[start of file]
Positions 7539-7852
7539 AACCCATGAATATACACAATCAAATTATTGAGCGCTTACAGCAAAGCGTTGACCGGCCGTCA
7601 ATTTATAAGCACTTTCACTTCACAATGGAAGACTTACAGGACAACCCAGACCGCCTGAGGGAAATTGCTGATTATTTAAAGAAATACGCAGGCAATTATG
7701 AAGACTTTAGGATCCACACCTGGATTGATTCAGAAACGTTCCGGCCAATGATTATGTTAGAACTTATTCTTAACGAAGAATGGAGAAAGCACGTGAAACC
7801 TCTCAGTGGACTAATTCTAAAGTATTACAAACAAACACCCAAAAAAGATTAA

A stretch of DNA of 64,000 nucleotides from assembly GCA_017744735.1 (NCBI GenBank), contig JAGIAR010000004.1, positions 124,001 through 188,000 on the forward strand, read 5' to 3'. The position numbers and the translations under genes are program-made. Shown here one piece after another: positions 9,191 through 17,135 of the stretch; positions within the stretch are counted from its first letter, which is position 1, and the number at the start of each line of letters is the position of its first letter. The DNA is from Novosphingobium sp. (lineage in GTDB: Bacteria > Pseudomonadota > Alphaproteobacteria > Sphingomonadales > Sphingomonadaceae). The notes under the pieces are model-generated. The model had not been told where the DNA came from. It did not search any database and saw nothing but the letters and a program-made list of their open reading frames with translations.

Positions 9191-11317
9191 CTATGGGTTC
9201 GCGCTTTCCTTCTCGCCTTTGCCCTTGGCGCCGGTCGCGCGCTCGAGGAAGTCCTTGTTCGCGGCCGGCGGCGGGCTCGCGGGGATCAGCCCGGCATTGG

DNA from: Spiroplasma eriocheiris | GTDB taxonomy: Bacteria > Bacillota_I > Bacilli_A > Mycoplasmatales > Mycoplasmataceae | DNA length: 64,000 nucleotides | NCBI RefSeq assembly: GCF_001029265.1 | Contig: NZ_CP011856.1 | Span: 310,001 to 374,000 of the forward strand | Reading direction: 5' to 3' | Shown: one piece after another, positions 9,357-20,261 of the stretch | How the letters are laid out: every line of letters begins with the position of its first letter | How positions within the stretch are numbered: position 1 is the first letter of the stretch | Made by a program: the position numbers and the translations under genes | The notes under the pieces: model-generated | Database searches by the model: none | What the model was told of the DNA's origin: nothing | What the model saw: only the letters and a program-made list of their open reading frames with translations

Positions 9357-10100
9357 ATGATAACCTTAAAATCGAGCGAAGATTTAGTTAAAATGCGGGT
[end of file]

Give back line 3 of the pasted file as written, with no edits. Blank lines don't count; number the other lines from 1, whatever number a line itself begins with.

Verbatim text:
7601 ATTTATAAGCACTTTCACTTCACAATGGAAGACTTACAGGACAACCCAGACCGCCTGAGGGAAATTGCTGATTATTTAAAGAAATACGCAGGCAATTATG